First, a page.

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The Openproof Project

The Openproof project at Stanford's Center for the Study of Language and Information (CSLI) is concerned with the application of software to problems in logic. Since the early 1980's we have been developing applications in logic education which are both innovative and effective. The development of these courseware packages has in turn informed and influenced our research agenda.

We are currently engaged in a project to understand the difficulties that students encounter when learning logic. Our approach to this task is to use data mining techniques on a large corpus of student work that we have gathered through our Internet-based grading service over the past ten years. The corpus currently consists of over 2.75 million submissions of work from more than 55,000 individual students.

A second project involves the investigation of the logics of diagrammatic and heterogeneous reasoning. Logic has traditionally been concerned with deduction using information expressed as sentences. In this project we are concerned with developing formal and informal systems for logical reasoning with diagrams alone, and in heterogeneous contexts where diagrams and sentences are used together to represent information about a reasoning task.


Pease, Emma

Emma Pease is a System Administrator for the Openproof project, an Associate Editor for the CSLI Publications project, and an Assistant Editor for the Stanford Encyclopedia of Philosophy project.  


Cognition & Language Workshop - Dave Kleinschmidt Cognition & Language Workshop - Dave Kleinschmidt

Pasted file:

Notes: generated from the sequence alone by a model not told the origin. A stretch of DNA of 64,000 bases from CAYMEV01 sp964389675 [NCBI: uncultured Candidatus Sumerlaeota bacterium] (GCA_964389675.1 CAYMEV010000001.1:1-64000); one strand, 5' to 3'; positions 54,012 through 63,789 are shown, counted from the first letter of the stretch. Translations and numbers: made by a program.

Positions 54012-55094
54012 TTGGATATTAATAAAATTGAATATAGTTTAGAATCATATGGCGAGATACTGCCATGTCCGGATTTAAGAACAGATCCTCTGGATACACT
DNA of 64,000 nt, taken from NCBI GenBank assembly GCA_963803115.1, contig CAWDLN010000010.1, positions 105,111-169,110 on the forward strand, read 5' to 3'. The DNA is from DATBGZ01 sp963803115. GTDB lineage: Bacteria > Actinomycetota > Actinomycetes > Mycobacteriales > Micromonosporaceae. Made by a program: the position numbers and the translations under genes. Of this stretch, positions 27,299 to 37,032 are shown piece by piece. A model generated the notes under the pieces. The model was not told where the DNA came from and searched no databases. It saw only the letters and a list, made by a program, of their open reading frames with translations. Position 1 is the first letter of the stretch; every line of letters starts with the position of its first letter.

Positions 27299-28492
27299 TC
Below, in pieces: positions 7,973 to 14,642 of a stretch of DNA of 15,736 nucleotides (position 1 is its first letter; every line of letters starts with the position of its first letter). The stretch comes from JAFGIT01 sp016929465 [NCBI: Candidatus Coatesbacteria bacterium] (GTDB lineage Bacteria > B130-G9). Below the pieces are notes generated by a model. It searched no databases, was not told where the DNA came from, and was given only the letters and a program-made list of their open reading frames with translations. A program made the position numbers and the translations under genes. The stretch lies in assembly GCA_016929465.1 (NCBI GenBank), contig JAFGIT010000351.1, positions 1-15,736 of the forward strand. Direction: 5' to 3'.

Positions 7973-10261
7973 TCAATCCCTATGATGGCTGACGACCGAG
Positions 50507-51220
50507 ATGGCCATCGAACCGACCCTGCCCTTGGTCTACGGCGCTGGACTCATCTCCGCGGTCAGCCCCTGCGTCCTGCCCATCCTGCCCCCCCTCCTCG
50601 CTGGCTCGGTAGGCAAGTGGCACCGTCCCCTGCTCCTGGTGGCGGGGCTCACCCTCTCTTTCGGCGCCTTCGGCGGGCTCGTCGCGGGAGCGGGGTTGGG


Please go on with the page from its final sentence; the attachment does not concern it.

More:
ROBUST LANGUAGE COMPREHENSION: Recognize the familiar, generalize to the similar, and adapt to the novel

Anyone who has used an artificial speech recognition system knows that robust speech perception remains a difficult and unsolved problem, yet one which human listeners achieve nearly effortlessly.  Speech perception requires that the listener map continuous, variable acoustic cues to underlying linguistic units like phonetic categories and words.  One of the substantial challenges that human listeners have to tackle is the lack of invariance, or the fact there is no single set of acoustic cue values which reliably indicates the presence of a particular linguistic structure.  The lack of invariance is due in large part to the fact that the relationship between cues and linguistic units varies substantially from one situation to another, due to differences between individual talkers, registers, dialects, accents, etc.: one talker's /p/ may be more like another talker's /b/.

In this talk I will present a computational framework---the ideal adapter---which characterizes the computational problem posed by the lack of invariance, and how it might be solved.  This framework naturally suggests three ways that listeners might achieve robust speech perception in the face of the lack of invariance: recognition of familiar situations/talkers, generalization to new situations/talkers similar to those encountered before, and rapid adaptation to novel situations/talkers.  All three of these strategies have been observed in the empirical literature, bearing out a range of qualitative predictions---of the ideal adapter framework---and quantitative predictions---of an implemented model within this framework.

Finally, this framework provides a unifying perspective on flexibility in language comprehension across different levels, as well as tying language comprehension together with other, more general perceptual processes, which also show similar adaptive properties.  These connections point out future directions for investigating how the kinds of computations necessary for achieving robust speech perception might be carried out algorithmically and could be implemented in neural mechanisms.